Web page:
“Pardonpalooza has begun,” more than one internet wag declared this afternoon as Donald Trump’s latest batch of pardons became public knowledge.
With only 29 days left to exercise his most unquestioned and unlimited presidential power, the outgoing president predicably offered clemency to figures caught up in the Mueller investigation of Russian interference in his own election, to disgraced Republican politicians, and to convicted war criminals
On the list:
- George Papadopoulos, the man Trump denigrated a mere “coffee boy,” who served prison time for lying to federal officials in connection with the Russia investigation.
- Alex van der Zwaan, a lawyer who pleaded guilty to the same charge as part of the special counsel’s inquiry.
- Duncan Hunter, the former California Republican congressman, who was set to begin serving 11 months in prison next month after being convicted of embezzling and improperly using campaign funds for personal expenses.
- Chris Collins, a former New York GOP congressman, who is currently serving a 26-month sentence for securities fraud conspiracy and lying to the FBI.
- Steve Stockman, a convicted felon serving a 10-year sentence for fraud and money laundering who was previously the U.S. congressional representative for Texas’s 9th congressional district.
In addition to corrupt Republican politicians and his former colleagues, Trump also gave clean legal bills of health to four private militia contractors who had worked for Blackwater, the private security firm run by Education Secretary Betsy DeVos’ brother Eric Prince, and who had been convicted at great federal government expense of purposefully and indiscriminately murdering Iraqi civilians during the Iraq war, an act most people would consider among the most heinous of war crimes.
Twitter was flooded with angry responses from people outraged that such obviously guilty criminals would be granted pardons by someone who should be behind bars himself (and hopefully will be shortly).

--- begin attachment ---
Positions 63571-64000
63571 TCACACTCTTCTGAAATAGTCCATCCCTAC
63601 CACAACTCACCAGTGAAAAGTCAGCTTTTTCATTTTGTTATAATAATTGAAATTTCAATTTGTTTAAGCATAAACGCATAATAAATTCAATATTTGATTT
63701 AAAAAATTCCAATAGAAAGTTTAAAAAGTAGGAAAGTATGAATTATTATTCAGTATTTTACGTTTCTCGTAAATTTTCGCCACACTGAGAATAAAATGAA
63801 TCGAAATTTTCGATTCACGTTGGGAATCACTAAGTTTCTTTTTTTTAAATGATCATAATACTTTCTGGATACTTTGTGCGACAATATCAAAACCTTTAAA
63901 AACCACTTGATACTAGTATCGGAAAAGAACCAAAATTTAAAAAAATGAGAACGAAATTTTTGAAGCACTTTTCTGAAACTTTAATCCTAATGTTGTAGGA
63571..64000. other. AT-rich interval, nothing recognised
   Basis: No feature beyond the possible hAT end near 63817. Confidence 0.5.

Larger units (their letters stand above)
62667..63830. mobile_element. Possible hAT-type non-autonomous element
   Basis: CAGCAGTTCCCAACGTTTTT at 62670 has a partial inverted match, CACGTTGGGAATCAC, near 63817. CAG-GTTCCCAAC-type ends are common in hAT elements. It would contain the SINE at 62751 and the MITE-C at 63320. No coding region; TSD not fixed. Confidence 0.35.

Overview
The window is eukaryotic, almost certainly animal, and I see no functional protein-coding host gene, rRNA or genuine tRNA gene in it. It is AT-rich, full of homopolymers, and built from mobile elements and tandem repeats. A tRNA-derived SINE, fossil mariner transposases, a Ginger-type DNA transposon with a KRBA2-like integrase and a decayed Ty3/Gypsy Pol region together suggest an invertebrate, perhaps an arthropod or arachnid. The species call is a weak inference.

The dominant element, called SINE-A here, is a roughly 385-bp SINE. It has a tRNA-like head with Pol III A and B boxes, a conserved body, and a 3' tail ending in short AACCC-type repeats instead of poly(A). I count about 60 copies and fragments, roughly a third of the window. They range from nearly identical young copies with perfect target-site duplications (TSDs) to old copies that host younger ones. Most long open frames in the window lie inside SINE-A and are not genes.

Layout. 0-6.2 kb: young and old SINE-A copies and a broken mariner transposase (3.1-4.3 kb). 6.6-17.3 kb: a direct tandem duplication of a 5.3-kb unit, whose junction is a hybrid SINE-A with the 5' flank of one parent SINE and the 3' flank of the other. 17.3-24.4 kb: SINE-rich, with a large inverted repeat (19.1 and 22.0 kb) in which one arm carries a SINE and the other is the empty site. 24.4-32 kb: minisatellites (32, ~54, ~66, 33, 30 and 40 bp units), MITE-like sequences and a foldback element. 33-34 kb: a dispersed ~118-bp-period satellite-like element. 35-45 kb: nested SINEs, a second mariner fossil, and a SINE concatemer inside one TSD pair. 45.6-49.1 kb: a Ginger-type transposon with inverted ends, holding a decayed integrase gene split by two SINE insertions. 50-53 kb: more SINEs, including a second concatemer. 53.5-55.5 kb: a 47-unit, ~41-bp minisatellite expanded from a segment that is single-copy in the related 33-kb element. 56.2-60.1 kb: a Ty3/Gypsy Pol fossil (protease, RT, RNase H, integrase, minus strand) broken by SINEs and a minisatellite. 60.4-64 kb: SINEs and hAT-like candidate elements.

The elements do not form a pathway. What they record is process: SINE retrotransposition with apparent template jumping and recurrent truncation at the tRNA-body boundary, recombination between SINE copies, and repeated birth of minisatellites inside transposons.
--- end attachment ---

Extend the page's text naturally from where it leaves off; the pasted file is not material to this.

However, rather than include a large collection of those legitimately livid comments about the lack of deservedness of each of the pardonees and a full regurgitation of their criminal histories, we will defer to the fact that no matter what anyone says, there is nothing that can be done to reverse this or any other president’s constitutional discretion to pardon anyone he may well want to, no matter how corrupt.
The only limitations on this most uncircumscribed of presidential powers are that the pardons are only valid for federal offenses and that it is still not completely certain whether Trump can legally pardon himself.
With a few weeks left in power, these are not likely to be the last of the pardons that the lame-duck president grants.
With Harvard Law School professor Jack Goldsmith having calculated that 88 percent of Trump’s pardons to date either helped someone with personal ties to the president or were in service to his political goals, it seems likely that Trump will soon issue pardons to his family members and his legal team, including Rudy Giuliani whose investigation by federal prosecutors in the Southern District of New York has been reportedly heating up in. recent weeks.
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Vinnie Longobardo is a 35-year veteran of the TV, mobile & internet industries, specializing in start-ups and the international media business. His passions are politics, music and art.